Legally, I don't see how this case could have ended differently. As uncomfortable as I am with the idea of disconnecting a feeding tube, I like even less the idea that decisions like this be taken out of the hands of the family. Under the law, a person's spouse is the next-of-kin -- and Michael was made Terri's guardian, and the courts have denied repeated attempts to get that changed. As a parent myself, I can see how a son-in-law might seem like a Johnny-come-lately after you've been intimately concerned with a child's welfare since birth, but that's the way the law works. The parents have failed to demonstrate that that Michael is unfit as a guardian, and that's that. It's his decision; that's the law. What kind of law would we want in its place? That feeding tubes are never disconnected even if that's what the family wants? That parents, and not spouses, are made legal guardians of completely disabled people? That a government agency makes the decision?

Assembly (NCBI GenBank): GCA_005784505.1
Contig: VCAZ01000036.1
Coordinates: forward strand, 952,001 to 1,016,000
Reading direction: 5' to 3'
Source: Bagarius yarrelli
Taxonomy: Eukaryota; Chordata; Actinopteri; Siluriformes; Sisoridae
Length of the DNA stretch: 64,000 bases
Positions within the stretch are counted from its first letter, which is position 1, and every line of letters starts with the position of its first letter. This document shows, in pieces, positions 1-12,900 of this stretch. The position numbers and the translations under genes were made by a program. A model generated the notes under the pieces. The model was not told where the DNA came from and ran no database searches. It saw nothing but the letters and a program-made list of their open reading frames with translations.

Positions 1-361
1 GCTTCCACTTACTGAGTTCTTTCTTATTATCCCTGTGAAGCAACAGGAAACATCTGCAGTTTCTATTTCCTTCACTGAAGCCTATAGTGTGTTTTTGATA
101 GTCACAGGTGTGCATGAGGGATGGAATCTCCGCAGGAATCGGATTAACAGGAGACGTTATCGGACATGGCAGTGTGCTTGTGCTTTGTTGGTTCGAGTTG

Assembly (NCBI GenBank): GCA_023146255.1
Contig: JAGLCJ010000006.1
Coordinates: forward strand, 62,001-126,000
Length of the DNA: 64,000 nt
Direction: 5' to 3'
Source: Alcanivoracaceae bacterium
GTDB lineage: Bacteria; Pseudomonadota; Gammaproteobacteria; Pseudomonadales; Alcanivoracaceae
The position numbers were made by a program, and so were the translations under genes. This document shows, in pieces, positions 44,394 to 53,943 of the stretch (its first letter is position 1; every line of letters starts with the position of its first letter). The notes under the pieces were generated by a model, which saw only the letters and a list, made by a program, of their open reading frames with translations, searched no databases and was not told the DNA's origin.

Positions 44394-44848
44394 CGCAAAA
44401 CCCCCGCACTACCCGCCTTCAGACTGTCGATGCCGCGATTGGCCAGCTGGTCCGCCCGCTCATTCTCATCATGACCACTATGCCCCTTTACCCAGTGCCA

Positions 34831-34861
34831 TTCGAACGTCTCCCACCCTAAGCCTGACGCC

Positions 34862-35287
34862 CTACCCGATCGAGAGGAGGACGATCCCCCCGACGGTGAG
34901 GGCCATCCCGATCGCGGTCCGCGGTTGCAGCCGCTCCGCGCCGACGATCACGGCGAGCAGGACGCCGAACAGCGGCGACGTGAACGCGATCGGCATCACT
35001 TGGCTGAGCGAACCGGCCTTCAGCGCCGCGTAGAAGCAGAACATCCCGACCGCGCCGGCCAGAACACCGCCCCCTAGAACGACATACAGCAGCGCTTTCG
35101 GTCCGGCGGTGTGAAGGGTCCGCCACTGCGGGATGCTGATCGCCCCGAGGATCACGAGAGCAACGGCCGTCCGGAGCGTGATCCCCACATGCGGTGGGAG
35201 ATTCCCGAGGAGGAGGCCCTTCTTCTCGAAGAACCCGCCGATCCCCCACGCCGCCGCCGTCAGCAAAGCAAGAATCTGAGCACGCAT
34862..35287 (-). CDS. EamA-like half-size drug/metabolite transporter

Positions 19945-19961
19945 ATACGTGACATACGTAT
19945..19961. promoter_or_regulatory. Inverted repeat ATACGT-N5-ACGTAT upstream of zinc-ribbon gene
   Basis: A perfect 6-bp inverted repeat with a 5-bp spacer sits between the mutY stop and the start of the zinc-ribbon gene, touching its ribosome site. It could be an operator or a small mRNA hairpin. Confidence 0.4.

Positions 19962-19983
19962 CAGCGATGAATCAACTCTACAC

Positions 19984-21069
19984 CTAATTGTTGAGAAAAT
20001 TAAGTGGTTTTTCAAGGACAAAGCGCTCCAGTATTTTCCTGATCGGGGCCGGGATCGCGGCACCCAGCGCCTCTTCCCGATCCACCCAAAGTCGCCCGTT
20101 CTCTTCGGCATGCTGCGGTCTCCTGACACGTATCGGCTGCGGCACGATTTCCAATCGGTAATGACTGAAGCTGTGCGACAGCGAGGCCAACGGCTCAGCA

The religious right has been making noises about a "culture of death", so I suspect that what they want is for feeding tubes to never be disconnected, in spite of the family's wishes -- which is essentially an imposition of their religious beliefs on everyone. Somewhere, in this country, there are families making this terribly difficult decision about their loved ones, and a good many of them will decide that the person they knew is no longer there, and that prolonging life is pointless. Others will make decisions similar to what the Schindlers want for their daughter. But in the absence of a living will, shouldn't that decision remain in the hands of the person closest to them?
Thursday, March 24, 2005